How to use parameters in Looker Studio?

Ever wondered if it was possible to give control back to your final users in your Looker Studio (or Data Studio)? Well it is! You just need to use parameters, as simple as that, and from there they'll be able to run queries on the data they want to see, and even interact dynamically with your dataviz.

In this article, we'll review what parameters are good for and how to use them, along with a few examples. Food for thoughts!

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What are parameters good for?

There are three main cases to justify the use of parameters:

  • When working with custom queries connectors to databases (think BigQuery. But postgresql doesn't support it for instance), you can limit the scope of your query by using your parameters as a filter. It can be very efficient when you're dealing with big tables, not only increasing speed but also reducing costs (which is always nice, right? well, you're welcome)

  • If you're hosting several clients data in the same table, you don't want them to be able to query everything. Instead of creating one dashboard per client, you can use a single master dashboard, and provide to each of your client an encrypted key to use in the report. Very unlikely they'll find other clients key, hence no way for them to query other people's data, everything's secured (obviously, if it's client 1 id=1, client 2 id=2,..., it won't be that secured...)

  • Last but not least, when you're running calculations in a dataviz, you may want to let your users interact and play around. Using a parameter can exactly let you do that!

Add a parameter to a database data source

First, let's review how to add a parameter to a simple custom query. We'll be using Big Query here (please note that not all database connections accept parameters).

Please create a new Big Query Custom Query datasource, in this example we're going to be very basic:

looker studio parameters big query

Once you've added your data source, please Edit it through Resource, Manage added data sources, and click at the top right of your screen to Add a Parameter.

It will open the following box, in which you can input as follow:

  • The name of your parameter, what you want it to be displayed in the report
  • The ID: important here, this is what you will add in your custom query. Plus, if you use the same ID across queries (for every data source you'll to create a parameter), you'll be able to filter several data sources at once!
  • The format, text or number
  • And then, you can let your users enter any value, or manually input a list of values along with their labels
  • Last but not least, you can choose a Default Value, the one selected when the final user lands on your report

Now save, and you're all set, you've just created your first parameter!

looker studio parameters setup parameter

We now need to insert it into the custom query. Nothing's simpler, let's Edit again your data source, go to Edit Connection, insert the parameter using the @ symbol where it belongs, and save changes. It will prompt you that there is a change to your connection, and that's it.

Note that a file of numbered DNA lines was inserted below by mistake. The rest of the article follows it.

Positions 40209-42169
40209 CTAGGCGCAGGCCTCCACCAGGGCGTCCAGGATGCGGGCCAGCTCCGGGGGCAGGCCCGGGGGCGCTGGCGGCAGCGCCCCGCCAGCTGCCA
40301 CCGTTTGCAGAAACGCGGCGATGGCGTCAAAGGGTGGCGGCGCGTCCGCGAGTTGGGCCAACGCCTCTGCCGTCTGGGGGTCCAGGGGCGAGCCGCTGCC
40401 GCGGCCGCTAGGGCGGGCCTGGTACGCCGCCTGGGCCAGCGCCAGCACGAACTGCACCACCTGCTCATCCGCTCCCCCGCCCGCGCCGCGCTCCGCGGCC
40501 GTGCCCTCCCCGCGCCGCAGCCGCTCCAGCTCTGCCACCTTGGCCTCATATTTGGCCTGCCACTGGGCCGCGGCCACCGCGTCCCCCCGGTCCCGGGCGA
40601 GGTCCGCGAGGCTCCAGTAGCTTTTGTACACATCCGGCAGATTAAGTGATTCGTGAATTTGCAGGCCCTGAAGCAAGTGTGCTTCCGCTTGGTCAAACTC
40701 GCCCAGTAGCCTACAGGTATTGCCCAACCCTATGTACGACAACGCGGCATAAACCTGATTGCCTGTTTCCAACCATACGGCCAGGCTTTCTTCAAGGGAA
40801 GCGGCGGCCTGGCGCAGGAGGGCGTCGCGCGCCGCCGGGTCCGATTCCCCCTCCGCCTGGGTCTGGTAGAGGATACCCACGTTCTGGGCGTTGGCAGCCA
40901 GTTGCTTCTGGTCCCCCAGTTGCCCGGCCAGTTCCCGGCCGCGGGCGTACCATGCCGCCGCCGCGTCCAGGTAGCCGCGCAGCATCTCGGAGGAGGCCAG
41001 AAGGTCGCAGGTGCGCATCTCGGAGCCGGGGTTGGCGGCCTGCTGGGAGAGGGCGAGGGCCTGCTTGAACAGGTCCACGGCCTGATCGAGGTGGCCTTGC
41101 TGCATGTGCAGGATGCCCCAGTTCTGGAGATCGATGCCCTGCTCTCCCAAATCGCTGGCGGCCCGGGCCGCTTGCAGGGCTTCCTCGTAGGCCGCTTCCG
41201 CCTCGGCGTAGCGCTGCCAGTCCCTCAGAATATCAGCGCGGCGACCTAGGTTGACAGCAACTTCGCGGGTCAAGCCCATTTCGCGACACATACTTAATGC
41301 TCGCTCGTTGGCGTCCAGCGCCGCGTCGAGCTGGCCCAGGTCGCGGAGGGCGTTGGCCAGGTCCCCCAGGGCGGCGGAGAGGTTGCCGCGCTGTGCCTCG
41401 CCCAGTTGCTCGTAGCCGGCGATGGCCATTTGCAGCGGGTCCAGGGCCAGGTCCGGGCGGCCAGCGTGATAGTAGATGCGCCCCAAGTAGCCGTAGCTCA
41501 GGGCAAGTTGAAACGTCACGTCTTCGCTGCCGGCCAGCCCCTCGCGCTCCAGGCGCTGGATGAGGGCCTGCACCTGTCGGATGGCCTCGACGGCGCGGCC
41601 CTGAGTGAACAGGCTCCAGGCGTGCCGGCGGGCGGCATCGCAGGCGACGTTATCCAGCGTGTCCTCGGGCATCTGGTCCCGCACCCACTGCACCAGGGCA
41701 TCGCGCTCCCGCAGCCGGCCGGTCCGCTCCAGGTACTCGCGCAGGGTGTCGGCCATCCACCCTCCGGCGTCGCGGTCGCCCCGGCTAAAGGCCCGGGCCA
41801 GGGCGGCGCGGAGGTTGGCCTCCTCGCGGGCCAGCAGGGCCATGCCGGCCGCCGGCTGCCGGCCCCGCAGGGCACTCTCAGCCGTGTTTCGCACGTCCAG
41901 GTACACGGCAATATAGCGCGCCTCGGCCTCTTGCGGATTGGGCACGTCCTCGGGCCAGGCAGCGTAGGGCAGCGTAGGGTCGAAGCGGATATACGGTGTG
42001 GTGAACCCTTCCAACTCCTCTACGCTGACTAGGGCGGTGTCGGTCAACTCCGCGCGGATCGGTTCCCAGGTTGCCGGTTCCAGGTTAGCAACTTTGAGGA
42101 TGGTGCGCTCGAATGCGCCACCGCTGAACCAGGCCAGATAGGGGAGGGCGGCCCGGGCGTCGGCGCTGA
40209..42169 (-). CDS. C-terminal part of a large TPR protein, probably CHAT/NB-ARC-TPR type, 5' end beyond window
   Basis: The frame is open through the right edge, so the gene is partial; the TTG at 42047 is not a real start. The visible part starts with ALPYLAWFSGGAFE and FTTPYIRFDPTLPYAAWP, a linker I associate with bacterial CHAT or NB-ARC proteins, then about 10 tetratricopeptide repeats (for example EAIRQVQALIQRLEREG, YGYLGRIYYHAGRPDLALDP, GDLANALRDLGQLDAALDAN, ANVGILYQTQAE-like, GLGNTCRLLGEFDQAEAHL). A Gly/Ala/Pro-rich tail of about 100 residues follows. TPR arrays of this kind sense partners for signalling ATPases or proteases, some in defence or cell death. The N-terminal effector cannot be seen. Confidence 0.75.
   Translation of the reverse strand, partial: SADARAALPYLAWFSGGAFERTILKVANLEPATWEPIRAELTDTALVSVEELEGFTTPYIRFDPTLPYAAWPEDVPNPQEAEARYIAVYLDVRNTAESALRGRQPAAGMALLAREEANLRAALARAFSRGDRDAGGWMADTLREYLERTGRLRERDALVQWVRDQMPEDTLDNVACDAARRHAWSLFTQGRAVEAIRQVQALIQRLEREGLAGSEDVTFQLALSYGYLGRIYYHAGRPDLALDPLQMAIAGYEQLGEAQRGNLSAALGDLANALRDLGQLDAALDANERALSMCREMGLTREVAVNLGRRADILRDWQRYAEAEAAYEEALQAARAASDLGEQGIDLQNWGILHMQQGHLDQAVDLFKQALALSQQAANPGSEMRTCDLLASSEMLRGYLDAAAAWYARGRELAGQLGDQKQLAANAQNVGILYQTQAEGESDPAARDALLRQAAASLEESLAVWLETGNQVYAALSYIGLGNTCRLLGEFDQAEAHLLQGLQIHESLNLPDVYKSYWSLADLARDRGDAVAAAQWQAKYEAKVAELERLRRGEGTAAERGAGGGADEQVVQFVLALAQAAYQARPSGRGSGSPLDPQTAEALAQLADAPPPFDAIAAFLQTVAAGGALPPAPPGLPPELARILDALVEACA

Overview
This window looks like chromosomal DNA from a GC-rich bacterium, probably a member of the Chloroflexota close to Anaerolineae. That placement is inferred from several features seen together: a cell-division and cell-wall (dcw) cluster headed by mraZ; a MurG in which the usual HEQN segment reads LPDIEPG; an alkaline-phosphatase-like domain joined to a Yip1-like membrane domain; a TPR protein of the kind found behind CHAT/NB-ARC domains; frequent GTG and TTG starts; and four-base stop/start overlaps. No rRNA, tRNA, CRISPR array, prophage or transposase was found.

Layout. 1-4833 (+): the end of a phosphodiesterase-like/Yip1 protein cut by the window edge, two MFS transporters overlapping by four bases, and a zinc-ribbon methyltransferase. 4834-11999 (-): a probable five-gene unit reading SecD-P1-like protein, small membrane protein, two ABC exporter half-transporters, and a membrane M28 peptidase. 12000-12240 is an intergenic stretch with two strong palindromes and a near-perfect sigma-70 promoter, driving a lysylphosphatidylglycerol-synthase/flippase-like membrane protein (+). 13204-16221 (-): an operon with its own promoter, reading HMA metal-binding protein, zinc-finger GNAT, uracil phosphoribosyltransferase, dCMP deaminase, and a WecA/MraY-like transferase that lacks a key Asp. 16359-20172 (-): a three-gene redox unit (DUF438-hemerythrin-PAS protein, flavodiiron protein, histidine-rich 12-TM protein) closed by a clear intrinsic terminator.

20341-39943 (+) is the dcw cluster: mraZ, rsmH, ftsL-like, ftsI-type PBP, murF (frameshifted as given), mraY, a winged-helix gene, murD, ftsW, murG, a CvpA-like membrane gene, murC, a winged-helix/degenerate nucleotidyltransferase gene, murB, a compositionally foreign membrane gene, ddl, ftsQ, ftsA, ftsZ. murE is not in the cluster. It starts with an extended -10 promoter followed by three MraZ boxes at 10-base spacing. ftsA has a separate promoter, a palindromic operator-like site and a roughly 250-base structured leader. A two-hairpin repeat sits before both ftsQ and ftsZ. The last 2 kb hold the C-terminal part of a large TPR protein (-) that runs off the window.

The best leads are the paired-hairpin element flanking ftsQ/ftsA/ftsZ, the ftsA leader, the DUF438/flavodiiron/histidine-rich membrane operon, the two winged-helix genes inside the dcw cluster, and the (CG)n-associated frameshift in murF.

looker studio parameters custom query

Back to your report, please add an Input box control, and choose your parameter as the Control field.

That's it, we're all set, every time your users changes the parameter, it will re-run the query on the data s/he wants to see.

Was quite easy right? In case you added a limited list of values, it will be better to use a Drop-down list control rather than an Input box.

looker studio parameters input box

Managing several users data into the same table

As mentioned earlier, you can use parameters for security reasons.

Maybe you've got one table with several clients' data, but you want to let each client only access its data.

Well, you can simply do the same as seen previously, but using as a parameter an encrypted key of your own that is unique to each client, and complicated enough so they can't guess other client's key.

To maximize security in this case, please set the default value to -1, so by default users don't see anything until they've inputted their key.

Not ideal for them, but a good solution for you.

Playing with dataviz

On the same dataviz, let's create another parameter, but numerical (decimal) this time. We're going to call it play with numbers (why not), and constrain it in a 0 to 10 range as follow:

looker studio parameters play with numbers

Use it in the input box, create a table using the same data source, and in the Setup ribbon, Add a metric using any formula based on your parameter, like this. You'll notice that metrics are green, and parameters are purple, an easy way to differentiate them:

looker studio parameters calculated field

And that's it! Every time your users will update the parameter in the input box, the calculation will get updated in the table.

Want to see a live example of this? Try this looker studio report we've built on Spanish housing market, all dataviz are dynamic thanks to a lot of parameters!

In this article, we've reviewed how to make the best use of parameters in Looker Studio & Data Studio, shall it be for performances, security or user experience purposes. From there, think about how you could implement that in your reports. Sky is the limit :)


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